What do you do? You sell crack” (Plant Rock). Simple as that. “The collapse of inner city economy had created a new way of life; an economy based on drugs” (Planet Rock). Crack addict parents did not care about their children and women would prostitute themselves to pay for their own “thrill”. The drug was so powerful, it emptied the little money people had from their pockets, into those of drug dealers. In the meantime, hip hop had started exploding in the ass and cocaine was seen as “fly; shaping the culture at the time.
It was the drug dealers, bystanders, and people who smoked crack themselves that wanted their voices to be heard. Hip hop became the soundtrack of their experiences, whether it 1 OFF coming the voice of a group of people. At the time, crack cocaine dealers were ultimately funding hip hop, whether it was for the success of their career or someone else’s. Eric Wright (Easy-E) was the founding member of the rap group N. W. A. He had used his drug money to finance his own label known as Ruthless Records. “Easy- E was a man that defined gangster rap for a generation.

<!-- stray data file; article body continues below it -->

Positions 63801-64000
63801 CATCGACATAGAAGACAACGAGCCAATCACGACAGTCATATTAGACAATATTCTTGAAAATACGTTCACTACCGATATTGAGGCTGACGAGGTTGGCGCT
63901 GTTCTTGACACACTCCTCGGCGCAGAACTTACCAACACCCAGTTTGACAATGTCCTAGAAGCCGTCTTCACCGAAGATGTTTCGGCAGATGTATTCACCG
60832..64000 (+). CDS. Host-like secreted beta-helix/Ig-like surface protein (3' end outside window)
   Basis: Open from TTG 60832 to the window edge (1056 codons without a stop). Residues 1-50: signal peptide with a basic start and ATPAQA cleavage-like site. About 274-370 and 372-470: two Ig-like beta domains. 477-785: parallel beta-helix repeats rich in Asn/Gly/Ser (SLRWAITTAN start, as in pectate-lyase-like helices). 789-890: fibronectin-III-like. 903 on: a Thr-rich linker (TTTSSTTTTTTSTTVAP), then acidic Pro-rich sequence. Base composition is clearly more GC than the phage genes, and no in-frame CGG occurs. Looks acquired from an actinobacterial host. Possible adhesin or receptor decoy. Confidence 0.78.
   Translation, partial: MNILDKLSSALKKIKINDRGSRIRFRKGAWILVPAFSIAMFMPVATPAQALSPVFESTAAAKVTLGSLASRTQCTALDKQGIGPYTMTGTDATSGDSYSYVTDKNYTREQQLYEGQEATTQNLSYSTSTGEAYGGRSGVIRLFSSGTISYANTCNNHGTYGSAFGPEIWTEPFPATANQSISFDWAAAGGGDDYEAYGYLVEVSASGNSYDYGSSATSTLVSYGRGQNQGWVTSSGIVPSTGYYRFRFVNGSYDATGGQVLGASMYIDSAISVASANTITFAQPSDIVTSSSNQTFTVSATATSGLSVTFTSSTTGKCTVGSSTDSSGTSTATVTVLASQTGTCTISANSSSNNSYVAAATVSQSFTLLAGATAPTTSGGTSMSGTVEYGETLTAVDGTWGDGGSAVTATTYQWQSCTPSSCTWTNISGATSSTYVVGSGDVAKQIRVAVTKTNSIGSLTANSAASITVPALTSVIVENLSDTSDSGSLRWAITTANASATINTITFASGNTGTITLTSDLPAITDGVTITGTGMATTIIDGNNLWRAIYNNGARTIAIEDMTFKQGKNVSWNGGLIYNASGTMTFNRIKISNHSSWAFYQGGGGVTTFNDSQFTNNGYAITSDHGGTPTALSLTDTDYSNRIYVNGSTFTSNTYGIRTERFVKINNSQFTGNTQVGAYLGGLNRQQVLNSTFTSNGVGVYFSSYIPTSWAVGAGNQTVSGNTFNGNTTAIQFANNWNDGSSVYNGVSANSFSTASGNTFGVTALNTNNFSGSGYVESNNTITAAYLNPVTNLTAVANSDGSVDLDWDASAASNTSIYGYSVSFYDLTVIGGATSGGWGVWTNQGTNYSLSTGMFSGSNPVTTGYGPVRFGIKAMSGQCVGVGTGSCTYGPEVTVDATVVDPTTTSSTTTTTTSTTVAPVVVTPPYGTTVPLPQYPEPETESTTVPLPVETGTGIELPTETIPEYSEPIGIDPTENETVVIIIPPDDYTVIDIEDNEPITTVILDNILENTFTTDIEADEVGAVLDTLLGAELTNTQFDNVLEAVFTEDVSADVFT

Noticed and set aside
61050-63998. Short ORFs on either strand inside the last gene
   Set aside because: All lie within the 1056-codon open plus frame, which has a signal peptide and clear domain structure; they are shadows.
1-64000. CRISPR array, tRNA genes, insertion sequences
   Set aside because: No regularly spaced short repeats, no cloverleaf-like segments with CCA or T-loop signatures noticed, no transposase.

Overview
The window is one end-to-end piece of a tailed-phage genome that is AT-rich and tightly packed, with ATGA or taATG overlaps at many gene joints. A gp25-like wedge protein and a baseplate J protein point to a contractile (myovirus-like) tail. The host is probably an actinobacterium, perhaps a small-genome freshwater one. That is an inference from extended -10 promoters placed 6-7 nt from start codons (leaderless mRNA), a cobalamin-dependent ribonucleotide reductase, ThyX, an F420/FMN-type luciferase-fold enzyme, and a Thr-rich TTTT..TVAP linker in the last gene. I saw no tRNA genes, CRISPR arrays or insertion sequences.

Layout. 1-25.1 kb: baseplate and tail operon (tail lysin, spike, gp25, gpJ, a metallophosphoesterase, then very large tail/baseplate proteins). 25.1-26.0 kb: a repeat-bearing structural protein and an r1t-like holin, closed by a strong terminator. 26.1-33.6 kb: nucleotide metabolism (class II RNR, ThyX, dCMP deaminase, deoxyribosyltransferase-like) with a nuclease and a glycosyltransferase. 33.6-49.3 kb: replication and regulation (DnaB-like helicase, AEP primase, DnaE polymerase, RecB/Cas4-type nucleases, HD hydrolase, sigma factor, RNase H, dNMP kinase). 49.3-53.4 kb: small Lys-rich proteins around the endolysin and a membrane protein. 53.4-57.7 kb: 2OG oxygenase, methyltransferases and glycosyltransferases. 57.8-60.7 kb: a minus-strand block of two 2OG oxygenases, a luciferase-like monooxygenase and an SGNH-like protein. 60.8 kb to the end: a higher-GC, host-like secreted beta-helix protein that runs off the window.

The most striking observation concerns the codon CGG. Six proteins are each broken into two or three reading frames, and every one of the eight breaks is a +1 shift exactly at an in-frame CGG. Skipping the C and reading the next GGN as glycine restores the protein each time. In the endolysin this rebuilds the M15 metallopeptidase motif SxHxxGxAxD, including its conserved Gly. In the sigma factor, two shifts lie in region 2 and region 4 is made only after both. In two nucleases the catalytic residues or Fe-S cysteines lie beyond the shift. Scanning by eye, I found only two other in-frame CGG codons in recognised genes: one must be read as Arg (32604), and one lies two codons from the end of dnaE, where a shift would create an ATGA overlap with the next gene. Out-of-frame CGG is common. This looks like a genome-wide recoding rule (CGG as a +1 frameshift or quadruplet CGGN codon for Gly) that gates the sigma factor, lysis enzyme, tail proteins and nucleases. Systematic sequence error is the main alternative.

He invented the image and style of the gangster rapper, which was almost more important than the music itself” (Renewing). There is little question that he came from the streets, but this had en a growing comparison among the correlation of hip hop and the crack generation. “Not only did black teenagers in similar situations relate to what Easy was talking about, but white suburban kids fantasized about being in his situation” (Renewing). The crack cocaine business continued to thrive. “Freeway Rick was at the top of his game and helping to spread crack across the country’ (Planet Rock).
In the beginning, crack had only been found by the DEAD, to be isolated in seven major cities. Approximately a year after that, it was found to have spread to ore than 40 different cities across the United States; including Dallas and Des Monies, Iowa (Planet Rock). It got too point where people came from all over Just to buy the drug. “It was kind of like exporting a business almost … Or exporting a product” (Planet Rock). Chuck Doff Public Enemy stated, “City by city, this white tornado was swirling on; Just wiping out black America.